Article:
Documentary Addresses Issues With Breastfeeding



A new documentary, The Milky Way, addresses the reasons why America seems to have issues with breastfeeding. In fact, the nation has a low breastfeeding rate. The film’s producer, Chantal Molnar, cites the fact that America is one of four countries that does not offer paid maternity leave mandated by the government. The other three countries are Lesotho, Papua New Guinea and Swaziland.

Molnar believes that the culture in America sets mothers up to fail when it comes to breastfeeding. She points out that right out of the gate, the baby is taken away from the mother at the hospital for bathing, weighing, testing and immunizations.

This practice interrupts a biological feeding sequence that is triggered when the newborn comes out of its mother. It essentially disrupts the latching process. As a nurse and lactation consultant, Molnar saw this happen for years. She pinpoints this moment as the beginning of the failure that so many mothers experience when trying to breastfeed successfully.

One of the possible answers to these wholly unnatural practices is the formula companies. Formula manufacturers like Similac and Enfamil invest in maternity wards. They donate diaper bags for new mothers to take home, with their products inside. Molnar would like to see that come to an end.

Through her research for the documentary, Molnar discovered that formula makers actually donate “architectural plans” to hospitals that include nurseries. In order for their products to sell, these companies rely on hospitals to ensure that mom and baby are not together enough to establish a healthy breastfeeding routine from the start.

Fortunately, more hospitals are opting for mom and baby rooms. In progressive states like Washington, maternity centers are quite common. Conversely, Molnar lives in California, where a law had to be passed that required hospitals to take a more baby-friendly approach.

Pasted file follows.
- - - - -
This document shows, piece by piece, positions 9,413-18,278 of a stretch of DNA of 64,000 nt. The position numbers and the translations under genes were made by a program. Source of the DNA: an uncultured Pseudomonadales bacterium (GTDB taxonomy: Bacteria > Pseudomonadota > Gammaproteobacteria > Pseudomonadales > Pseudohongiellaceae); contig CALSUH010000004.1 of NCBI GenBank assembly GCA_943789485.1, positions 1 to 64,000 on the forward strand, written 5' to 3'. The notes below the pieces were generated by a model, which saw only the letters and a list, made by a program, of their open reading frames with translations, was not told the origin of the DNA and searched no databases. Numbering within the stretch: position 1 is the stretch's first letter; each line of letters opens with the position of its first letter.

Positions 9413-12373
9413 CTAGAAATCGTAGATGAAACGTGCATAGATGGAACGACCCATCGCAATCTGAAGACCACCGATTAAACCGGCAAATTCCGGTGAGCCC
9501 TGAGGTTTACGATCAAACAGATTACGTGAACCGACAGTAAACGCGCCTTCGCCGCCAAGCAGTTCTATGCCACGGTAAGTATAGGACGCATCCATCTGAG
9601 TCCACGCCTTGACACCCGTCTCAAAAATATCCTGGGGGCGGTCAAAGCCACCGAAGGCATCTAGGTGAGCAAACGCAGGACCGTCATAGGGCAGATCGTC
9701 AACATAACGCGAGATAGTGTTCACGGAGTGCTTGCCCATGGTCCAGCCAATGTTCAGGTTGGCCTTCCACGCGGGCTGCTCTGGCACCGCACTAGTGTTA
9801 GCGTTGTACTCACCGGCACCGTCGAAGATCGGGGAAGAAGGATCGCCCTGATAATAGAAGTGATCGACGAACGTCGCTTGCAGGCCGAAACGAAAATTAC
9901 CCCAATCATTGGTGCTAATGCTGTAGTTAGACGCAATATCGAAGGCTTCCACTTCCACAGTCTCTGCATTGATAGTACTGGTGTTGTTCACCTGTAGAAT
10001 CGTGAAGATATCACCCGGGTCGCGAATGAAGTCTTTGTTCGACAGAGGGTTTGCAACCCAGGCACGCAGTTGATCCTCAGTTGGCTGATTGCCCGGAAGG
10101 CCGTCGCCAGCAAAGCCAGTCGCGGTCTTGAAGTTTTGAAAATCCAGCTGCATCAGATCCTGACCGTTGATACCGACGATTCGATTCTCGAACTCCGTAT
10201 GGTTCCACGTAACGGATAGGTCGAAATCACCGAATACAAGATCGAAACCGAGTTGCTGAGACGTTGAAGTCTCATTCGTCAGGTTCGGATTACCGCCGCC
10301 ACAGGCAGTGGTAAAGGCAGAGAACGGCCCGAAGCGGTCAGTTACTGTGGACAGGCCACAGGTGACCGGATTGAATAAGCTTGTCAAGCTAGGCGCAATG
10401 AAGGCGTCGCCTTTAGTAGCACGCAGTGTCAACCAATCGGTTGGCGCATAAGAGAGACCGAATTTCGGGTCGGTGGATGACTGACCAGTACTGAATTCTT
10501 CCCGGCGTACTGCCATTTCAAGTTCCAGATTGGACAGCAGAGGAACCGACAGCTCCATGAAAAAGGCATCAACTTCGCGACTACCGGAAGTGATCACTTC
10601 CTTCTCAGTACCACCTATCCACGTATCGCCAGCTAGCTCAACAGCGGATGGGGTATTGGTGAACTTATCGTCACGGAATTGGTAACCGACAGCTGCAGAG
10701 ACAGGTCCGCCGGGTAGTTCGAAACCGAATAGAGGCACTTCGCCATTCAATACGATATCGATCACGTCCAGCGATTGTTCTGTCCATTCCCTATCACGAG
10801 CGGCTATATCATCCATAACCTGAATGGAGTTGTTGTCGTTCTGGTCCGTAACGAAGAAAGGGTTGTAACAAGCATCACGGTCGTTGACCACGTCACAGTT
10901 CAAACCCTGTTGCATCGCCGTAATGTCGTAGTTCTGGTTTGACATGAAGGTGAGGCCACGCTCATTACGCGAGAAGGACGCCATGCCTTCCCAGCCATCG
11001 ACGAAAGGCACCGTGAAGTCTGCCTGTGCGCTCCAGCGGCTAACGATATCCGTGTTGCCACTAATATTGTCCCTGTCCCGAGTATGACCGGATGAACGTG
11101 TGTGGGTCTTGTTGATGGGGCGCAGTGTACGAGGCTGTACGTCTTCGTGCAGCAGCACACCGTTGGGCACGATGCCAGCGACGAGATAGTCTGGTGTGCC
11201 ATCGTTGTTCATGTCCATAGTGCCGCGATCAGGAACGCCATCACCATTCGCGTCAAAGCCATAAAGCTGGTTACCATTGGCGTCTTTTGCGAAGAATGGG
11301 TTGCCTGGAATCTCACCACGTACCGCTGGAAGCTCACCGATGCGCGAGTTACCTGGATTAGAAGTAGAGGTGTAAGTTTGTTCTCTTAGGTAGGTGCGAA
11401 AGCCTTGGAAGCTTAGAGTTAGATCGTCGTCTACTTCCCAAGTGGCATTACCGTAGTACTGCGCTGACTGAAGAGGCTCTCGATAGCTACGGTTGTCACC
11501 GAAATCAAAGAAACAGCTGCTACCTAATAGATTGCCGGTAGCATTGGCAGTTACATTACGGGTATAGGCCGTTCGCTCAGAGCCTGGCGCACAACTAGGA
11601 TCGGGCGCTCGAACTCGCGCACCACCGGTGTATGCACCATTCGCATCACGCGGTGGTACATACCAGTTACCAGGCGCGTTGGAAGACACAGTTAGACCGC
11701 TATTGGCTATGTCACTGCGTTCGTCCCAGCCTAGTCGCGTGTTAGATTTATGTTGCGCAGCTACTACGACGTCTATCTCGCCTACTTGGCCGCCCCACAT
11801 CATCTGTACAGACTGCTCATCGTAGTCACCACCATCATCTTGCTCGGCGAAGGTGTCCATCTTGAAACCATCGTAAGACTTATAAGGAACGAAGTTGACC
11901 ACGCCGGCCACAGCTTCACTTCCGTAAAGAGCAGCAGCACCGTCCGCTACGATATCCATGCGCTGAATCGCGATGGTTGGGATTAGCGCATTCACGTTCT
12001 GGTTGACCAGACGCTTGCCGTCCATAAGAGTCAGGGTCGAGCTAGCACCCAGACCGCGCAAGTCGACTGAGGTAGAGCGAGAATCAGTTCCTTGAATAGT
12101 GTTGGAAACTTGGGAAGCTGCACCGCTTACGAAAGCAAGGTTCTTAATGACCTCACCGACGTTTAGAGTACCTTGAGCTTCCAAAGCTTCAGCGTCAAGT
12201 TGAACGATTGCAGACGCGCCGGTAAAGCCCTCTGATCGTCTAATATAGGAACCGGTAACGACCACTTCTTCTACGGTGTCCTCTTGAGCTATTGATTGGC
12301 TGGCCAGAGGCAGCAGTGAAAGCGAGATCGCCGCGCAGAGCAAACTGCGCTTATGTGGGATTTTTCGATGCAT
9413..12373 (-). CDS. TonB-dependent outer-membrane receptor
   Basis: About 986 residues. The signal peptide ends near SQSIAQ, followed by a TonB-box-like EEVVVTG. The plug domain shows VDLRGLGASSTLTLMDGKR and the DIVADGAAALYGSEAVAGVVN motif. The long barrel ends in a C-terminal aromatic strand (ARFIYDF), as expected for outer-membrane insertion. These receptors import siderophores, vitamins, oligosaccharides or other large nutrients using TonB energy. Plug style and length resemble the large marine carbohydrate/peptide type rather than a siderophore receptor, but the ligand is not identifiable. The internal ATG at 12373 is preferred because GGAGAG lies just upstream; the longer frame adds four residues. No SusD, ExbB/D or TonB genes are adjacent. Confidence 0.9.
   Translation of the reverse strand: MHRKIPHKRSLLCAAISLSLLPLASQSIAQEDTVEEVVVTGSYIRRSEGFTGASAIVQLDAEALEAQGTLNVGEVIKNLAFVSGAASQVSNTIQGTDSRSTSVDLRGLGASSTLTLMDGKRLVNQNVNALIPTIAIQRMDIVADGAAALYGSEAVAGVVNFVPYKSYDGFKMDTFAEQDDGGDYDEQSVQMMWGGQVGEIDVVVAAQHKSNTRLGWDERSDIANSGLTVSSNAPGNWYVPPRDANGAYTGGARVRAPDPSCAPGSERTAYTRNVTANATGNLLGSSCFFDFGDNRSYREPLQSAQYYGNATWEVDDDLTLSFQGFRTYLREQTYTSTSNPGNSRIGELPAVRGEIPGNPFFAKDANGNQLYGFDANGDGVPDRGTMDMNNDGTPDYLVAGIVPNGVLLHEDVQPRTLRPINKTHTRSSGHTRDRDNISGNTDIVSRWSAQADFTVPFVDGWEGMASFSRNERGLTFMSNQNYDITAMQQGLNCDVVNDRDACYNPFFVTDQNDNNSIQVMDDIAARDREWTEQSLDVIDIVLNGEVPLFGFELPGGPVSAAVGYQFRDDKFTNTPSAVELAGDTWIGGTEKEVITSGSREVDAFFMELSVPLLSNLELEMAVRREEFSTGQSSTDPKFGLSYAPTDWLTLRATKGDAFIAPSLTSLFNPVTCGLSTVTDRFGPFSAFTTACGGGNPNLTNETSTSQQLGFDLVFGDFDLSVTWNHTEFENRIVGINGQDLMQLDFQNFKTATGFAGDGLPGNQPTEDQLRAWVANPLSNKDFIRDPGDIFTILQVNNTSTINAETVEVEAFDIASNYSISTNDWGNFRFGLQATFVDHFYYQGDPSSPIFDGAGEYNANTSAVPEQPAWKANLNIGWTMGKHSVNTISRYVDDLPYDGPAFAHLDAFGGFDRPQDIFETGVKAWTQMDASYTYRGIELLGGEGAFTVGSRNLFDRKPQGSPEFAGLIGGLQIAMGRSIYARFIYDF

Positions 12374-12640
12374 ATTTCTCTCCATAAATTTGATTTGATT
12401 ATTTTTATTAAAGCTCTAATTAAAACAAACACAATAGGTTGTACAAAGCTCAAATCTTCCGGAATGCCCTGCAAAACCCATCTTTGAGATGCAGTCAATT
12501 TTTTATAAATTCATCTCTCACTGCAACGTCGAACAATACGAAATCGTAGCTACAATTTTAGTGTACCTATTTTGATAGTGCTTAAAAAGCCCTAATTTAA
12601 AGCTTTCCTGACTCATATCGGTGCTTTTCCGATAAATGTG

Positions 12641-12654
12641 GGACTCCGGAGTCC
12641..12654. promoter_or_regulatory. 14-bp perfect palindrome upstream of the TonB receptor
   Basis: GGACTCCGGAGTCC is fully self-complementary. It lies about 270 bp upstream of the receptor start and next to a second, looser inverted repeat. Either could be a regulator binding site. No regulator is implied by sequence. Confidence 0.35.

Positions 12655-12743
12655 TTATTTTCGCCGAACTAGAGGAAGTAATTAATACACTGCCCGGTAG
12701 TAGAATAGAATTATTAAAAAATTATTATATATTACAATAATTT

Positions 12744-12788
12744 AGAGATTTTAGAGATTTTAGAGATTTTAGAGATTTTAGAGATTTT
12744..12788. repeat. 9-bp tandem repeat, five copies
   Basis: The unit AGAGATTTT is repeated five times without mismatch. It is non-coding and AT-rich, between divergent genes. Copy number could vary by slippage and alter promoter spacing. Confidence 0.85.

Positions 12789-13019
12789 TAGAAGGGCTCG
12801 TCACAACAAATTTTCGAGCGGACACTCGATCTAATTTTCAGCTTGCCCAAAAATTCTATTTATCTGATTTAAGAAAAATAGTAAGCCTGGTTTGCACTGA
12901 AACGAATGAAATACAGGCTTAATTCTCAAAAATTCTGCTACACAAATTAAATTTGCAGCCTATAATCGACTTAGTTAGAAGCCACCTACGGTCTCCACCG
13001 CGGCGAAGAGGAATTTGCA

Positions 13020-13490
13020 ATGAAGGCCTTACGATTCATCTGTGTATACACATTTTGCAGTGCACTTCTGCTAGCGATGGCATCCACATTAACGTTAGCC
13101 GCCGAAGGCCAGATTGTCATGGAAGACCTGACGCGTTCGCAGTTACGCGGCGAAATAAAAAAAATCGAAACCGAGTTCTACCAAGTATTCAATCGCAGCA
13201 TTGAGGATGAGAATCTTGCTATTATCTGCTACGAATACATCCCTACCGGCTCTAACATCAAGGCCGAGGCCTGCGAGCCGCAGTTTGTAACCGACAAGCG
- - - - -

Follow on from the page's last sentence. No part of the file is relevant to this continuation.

Throughout other First World nations, the scenario is quite different. In Germany, the baby is never separated from its mother, even when a cesarean section has been performed. Sweden provides new mothers 18 months of maternity leave, paid. Fathers receive two months. Incidentally, Sweden not only has the highest breastfeeding rate but the lowest infant mortality rate, as well. According to a wheel chart released by Think Progress, America’s neighbors to the south, Mexico, provides new mothers 12 weeks of paid maternity leave. To the north, in Canada, they get a staggering 50 weeks!

Molnar, in looking at the breastfeeding rates in the U.S., says that the first week sees high numbers. Within the next couple of months, however, that number drops dramatically. By the sixth month, the breastfeeding rate is at 14 percent.

To Molnar there is a clear progression. From separation at the hospital and unsatisfactory support once the baby has been taken home, to the need for mom to get right back to work, thus continuing the separation. Molnar refuses to allow the blame to all be heaped on the backs of mothers. Molnar is hoping that a shift in culture and a demand for governmental participation will occur. The Milky Way, definitively shows that America’s issues with breastfeeding need to be addressed and improved in order for mothers to feel that they can be trusted with their own babies.

By Stacy Lamy


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